What does it matter whose car we came in?

1 Nov

Photo courtesy of
‘Manly Harbour pool, 193-’
courtesy of ‘State Library of New South Wales collection’

I wrestled with whether to share this article, for reasons that will be brutally obvious once you get started on the article. Spoiler: the question asker is a complete loon.

Never the less, this question to Salon’s Cary Tennis “How do I tell my daughter she’s adopted? has some excellent moments in it. It’s also got some really awful moments in it, but they manage to raise some interesting questions. If I’m going to defend unpleasantness in fiction then I’ve got to be willing to learn something from real-life uck, right?

From the start I started getting irrationally offended when friends referred to it. I cut off someone because she said “oh, she has really taken to you.” Like, why should she not, she is my daughter.


Everything I read tells me that this information should be shared early. However, I also read that adopted children grapple with the issue, agonize over it. I mean, why should my lovely daughter have to deal with something her peers do not?

and wrapping up with

I just want to be her mother, not her adoptive mother.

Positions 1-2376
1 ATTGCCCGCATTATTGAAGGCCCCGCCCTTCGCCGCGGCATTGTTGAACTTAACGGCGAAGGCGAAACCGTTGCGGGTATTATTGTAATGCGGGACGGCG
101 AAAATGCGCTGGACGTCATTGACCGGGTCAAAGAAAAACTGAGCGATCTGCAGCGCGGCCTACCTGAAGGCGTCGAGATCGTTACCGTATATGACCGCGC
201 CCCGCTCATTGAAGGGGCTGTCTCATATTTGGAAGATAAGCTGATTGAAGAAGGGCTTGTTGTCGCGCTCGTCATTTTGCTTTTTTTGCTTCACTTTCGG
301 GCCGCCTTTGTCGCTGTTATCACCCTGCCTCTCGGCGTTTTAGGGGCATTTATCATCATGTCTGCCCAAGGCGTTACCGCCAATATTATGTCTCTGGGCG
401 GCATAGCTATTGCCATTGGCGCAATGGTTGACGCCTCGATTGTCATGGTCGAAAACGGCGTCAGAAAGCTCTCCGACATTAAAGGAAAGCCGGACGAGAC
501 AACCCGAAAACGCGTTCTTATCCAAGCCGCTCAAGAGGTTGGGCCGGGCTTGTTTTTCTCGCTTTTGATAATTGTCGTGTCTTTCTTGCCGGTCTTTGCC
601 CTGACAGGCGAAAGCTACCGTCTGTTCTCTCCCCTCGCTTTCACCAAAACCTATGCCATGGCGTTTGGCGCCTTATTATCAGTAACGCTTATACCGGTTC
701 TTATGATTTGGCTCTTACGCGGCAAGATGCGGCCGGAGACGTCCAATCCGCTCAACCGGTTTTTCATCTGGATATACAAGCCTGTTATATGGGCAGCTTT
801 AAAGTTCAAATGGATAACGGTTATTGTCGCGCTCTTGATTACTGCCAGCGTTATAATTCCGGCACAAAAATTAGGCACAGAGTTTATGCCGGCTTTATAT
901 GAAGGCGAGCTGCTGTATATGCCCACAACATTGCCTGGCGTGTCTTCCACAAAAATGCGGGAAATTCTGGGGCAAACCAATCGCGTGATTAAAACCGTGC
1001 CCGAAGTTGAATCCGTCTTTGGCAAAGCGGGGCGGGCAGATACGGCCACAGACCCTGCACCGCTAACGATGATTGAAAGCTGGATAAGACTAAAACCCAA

To which I say, yeah, totally! What makes a family connection isn’t that moment of conception or birth or issuing of a birth certificate. It’s each moment on top of the next and the next, the decisions we make over and over again to be and stay a family. So why is this one tiny thing so much the topic of conversation that it gets equal billing with being a mother?

But… you are her adoptive mother. It’s a simple and unarguable fact of how that child came into your life. Isn’t that just fine? Adopted children were chosen in a way most kids are not. Does bristling at the raising of the topic imply that it’s a problem or something to be hidden?

Where’s the line between “yes, and it’s no big deal” and “holy cow, would you just shut up about it?”

Anyway, check it out for yourself. I think the writer is a nut and Tennis’ answer isn’t perfect. But I do like his metaphor that I took the post title from.

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